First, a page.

Pickens Praises Candidates for Embracing U.S. Oil in Debate

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Energy entrepreneur T. Boone Pickens had praise for both President Barack Obama and Republican candidate Mitt Romney following what he called a "spirited debate" about U.S. energy policy on Tuesday night. Here are the details.

* According to Pickens, Romney demonstrated a deeper understanding of energy by stating that replacing imported oil with domestic fuels would create jobs and improve the economy. Romney also scored points with Pickens by calling for a North American Energy Alliance.

* Romney's energy plan calls for a North American Energy Partnership which features full approval of the Keystone XL pipeline; an established agreement to facilitate cross-border energy investment, infrastructure and sales; regulatory cooperation between governments including a forum for sharing best practices and technologies; and a fast-track regulatory approval process for cross-border pipelines and other infrastructure.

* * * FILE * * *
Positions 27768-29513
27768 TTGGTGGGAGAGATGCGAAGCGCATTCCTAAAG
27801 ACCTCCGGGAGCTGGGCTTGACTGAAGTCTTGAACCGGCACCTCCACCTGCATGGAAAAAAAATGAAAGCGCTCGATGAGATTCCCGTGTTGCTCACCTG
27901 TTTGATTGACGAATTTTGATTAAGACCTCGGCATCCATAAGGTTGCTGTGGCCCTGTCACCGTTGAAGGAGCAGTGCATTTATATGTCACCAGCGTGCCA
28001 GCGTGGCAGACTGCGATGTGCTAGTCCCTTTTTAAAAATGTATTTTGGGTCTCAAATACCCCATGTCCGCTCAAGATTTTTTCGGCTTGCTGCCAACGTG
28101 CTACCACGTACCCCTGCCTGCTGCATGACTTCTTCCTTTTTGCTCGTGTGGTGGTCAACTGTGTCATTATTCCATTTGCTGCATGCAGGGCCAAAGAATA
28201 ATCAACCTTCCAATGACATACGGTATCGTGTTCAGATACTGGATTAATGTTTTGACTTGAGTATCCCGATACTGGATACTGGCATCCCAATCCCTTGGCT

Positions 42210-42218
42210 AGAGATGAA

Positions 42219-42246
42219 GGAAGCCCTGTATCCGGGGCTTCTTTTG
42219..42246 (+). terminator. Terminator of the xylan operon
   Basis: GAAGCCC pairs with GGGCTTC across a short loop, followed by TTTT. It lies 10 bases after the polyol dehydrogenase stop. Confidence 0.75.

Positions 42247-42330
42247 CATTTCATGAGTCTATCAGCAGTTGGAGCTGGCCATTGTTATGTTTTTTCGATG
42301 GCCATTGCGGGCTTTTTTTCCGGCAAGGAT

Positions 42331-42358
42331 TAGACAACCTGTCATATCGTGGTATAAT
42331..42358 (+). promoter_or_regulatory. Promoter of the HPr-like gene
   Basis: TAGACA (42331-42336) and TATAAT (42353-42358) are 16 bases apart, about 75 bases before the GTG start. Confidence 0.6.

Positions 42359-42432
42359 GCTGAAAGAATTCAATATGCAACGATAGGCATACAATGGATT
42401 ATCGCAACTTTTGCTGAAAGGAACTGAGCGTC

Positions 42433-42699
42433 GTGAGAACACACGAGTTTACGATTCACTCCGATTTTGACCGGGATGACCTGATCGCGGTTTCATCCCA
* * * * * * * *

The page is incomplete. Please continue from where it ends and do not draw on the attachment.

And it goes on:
* Pickens also stated that he liked that President Obama highlighted the importance of renewable energy but said he thought Obama oversold what renewables would do to decrease the OPEC oil threat.

* "Two-thirds of our oil use is tied to transportation, and wind and solar are power generation fuels," Pickens stated. "They won't move 18-wheelers. They are an important part of the future, but we need a bridge to get us there by reducing oil imports now."

* Obama's Blueprint for a Secure Energy Future calls for a goal of meeting 80 percent of the U.S. electricity needs from clean energy sources including wind, solar, biomass, hydropower, nuclear power, natural gas and clean coal. The plan also calls for increased fuel standard efficiency as well as conversion to alternative fuels and investment in hybrid and electric vehicle technologies.

* Pickens stated that the final debate between the two candidates will be held on Oct. 22 and will focus on foreign policy. "I am hopeful the two candidates will connect the dots and reinforce for the American public how closely our foreign and military policies and presence are tied to our Middle East oil dependence," Pickens said.

* Pickens released his plan for ending U.S. dependence on OPEC oil in 2008. According to Pickens, the country spent $150 billion to import over 1.5 billion barrels of OPEC oil in 2011 and is set to spend $2 trillion on imported oil over the next 10 years.

* Pickens' plan calls for natural gas to replace imported oil as a transportation fuel, electrical transmission grid upgrades, further development of renewable energy sources and incentives for homeowners and owners of commercial buildings to upgrade insulation and increase efficiency.

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